[This story is being updated as new box office data is released]
“Black Panther,” Marvel Studios’ massive, billion-dollar hit featuring a black superhero from the Marvel Comics cannon, has earned [updated] $612 million in theaters in the U.S. and Canada, which, as Scott Mendelson said in Forbes, makes it the highest domestic grossing (solo) superhero movie ever.
The majority black-acted film has also entered the top 10 for highest domestic box office of all time. “Black Panther” [updated] has now surpassed “E.T.” and “Star Wars” on that list, although that’s without considering inflation. Adjusted for inflation, “Black Panther” ranks [updated] 45th all time, ahead of “Batman,” “Blazing Saddles,” “Bambi,” “American Graffiti,” “”Airport,” “Goldfinger,” “Superman,” “The Dark Knight Rises,” “Back to the Future,” “Animal House,” “Cinderella,” “Lawrence of Arabia,” “Rocky,” “Men in Black,” “The Bridge on the River Kwai,” “One Flew Over the Cuckoo’s Nest,” “Indiana Jones and the Temple of Doom,” “Mrs. Doubtfire,” “Ghost,” and “The Hunger Games.”
Internationally, “Black Panther” has brought home [updated] $593 million, which, as Variety’s Maureen Ryan wrote, mauls “the myth that movies starring actors of color don’t perform well all over the world.”
The Ryan Coogler-helmed tentpole is on track to bring home more domestic ticket receipts than 2013’s “The Avengers'” record $623 million.
Yet, revenues are not the most important measures of this ecstatic coming together of art and commerce.
What Vox’s Tre Johnson rightly calls a “groundbreaking celebration of black culture” wins hands down (or “thumbs up!”) as superlative touchstone for broadening American identity.
Imagine if growing up, most of the people you saw on TV or in the movies didn’t quite look like you. And that this was true for all genres including the superhero niche. You could understand the storylines and know that these worlds existed or were wholly imagined as portrayed. But strangely and consistently, the people pictured inhabiting these fictional worlds, the superheroes and the lead actors meant to inspire or reflect everyone’s “real world,” none of the characters looked much like you. It would be unsettling.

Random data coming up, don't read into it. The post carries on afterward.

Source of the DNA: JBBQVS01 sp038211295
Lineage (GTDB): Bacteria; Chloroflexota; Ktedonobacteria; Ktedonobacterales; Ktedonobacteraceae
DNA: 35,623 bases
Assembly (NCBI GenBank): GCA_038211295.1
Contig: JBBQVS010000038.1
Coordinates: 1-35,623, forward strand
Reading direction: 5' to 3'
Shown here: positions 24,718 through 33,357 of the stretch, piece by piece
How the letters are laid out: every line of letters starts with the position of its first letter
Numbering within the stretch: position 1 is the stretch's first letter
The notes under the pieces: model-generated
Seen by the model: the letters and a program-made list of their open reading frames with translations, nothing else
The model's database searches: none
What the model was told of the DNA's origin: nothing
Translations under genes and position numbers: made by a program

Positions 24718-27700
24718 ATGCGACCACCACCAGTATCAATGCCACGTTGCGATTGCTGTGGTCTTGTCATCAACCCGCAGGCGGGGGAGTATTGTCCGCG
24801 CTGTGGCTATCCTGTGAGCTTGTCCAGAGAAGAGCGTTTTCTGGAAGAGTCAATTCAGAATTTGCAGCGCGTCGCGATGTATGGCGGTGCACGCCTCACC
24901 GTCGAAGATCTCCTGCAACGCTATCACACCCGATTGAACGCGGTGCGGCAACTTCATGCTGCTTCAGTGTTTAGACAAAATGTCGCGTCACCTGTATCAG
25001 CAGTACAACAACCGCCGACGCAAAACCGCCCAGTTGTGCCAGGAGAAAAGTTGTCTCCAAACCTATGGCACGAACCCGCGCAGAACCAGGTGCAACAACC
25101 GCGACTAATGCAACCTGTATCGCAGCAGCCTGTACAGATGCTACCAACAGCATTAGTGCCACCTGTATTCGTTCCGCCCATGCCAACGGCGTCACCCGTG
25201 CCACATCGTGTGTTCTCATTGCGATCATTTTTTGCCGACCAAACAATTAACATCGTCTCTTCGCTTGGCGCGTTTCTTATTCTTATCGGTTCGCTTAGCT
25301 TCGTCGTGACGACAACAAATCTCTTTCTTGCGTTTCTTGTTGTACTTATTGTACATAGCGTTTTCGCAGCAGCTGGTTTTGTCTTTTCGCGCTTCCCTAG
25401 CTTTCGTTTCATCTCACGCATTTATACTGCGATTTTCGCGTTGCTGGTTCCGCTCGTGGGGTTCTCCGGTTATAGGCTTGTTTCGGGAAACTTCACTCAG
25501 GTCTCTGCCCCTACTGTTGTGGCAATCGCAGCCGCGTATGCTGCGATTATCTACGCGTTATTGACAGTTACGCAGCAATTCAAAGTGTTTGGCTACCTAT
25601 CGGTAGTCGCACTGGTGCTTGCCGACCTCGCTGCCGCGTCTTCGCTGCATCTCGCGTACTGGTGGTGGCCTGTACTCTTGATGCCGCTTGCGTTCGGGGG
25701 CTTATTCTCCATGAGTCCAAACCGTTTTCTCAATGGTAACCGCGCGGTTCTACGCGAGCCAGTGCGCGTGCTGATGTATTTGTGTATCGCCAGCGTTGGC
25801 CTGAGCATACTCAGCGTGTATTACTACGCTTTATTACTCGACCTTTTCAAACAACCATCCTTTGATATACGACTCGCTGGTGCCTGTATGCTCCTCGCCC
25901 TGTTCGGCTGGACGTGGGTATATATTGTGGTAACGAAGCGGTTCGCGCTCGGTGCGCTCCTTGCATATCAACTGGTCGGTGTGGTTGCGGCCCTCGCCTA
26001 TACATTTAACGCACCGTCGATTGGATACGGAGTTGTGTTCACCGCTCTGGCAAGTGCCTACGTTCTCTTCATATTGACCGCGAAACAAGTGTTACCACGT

Well, this jarring, twilight zone of experience described has in fact largely been the black and minority experience of watching TV and movies in America. Hollywood’s history of targeting audiences with all or mostly white casts takes up most of Hollywood’s history.
All of which makes “Black Panther” and its resounding success so great, so important and so heartening.
It was not made for one particular demographic that might count on “crossover” appeal like many Hollywood films. “Black Panther” is aimed at everyone via a storyline appealing to anyone, involving black characters and actors. It’s success owes to its message, which though it may seem “radical” these days is really not, it’s human. And that’s: Sharing knowledge and working together despite past heartbreak will in the end unite us, and probably, save the world.
Go see this film.